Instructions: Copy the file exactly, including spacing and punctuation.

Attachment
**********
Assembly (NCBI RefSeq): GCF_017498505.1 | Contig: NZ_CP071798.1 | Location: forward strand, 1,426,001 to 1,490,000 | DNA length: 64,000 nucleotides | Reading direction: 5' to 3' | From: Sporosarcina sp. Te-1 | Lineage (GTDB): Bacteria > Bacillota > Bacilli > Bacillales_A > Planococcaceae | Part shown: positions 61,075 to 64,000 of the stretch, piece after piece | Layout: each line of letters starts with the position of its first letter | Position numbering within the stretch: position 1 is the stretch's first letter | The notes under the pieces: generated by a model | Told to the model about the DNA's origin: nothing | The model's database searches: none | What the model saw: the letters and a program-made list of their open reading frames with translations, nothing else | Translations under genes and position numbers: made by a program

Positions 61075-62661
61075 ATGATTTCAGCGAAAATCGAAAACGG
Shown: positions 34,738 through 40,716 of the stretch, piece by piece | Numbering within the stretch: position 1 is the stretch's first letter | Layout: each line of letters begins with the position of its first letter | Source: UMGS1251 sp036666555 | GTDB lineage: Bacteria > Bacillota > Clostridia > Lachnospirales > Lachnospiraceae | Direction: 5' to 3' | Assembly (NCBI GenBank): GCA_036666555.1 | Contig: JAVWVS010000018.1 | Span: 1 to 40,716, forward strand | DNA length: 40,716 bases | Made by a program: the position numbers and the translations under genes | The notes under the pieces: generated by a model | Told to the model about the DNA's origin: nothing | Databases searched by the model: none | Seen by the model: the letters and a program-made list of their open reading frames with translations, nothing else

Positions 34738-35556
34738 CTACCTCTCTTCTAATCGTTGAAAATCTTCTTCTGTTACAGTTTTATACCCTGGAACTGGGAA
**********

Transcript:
Assembly (NCBI RefSeq): GCF_017498505.1 | Contig: NZ_CP071798.1 | Location: forward strand, 1,426,001 to 1,490,000 | DNA length: 64,000 nucleotides | Reading direction: 5' to 3' | From: Sporosarcina sp. Te-1 | Lineage (GTDB): Bacteria > Bacillota > Bacilli > Bacillales_A > Planococcaceae | Part shown: positions 61,075 to 64,000 of the stretch, piece after piece | Layout: each line of letters starts with the position of its first letter | Position numbering within the stretch: position 1 is the stretch's first letter | The notes under the pieces: generated by a model | Told to the model about the DNA's origin: nothing | The model's database searches: none | What the model saw: the letters and a program-made list of their open reading frames with translations, nothing else | Translations under genes and position numbers: made by a program

Positions 61075-62661
61075 ATGATTTCAGCGAAAATCGAAAACGG
Shown: positions 34,738 through 40,716 of the stretch, piece by piece | Numbering within the stretch: position 1 is the stretch's first letter | Layout: each line of letters begins with the position of its first letter | Source: UMGS1251 sp036666555 | GTDB lineage: Bacteria > Bacillota > Clostridia > Lachnospirales > Lachnospiraceae | Direction: 5' to 3' | Assembly (NCBI GenBank): GCA_036666555.1 | Contig: JAVWVS010000018.1 | Span: 1 to 40,716, forward strand | DNA length: 40,716 bases | Made by a program: the position numbers and the translations under genes | The notes under the pieces: generated by a model | Told to the model about the DNA's origin: nothing | Databases searched by the model: none | Seen by the model: the letters and a program-made list of their open reading frames with translations, nothing else

Positions 34738-35556
34738 CTACCTCTCTTCTAATCGTTGAAAATCTTCTTCTGTTACAGTTTTATACCCTGGAACTGGGAA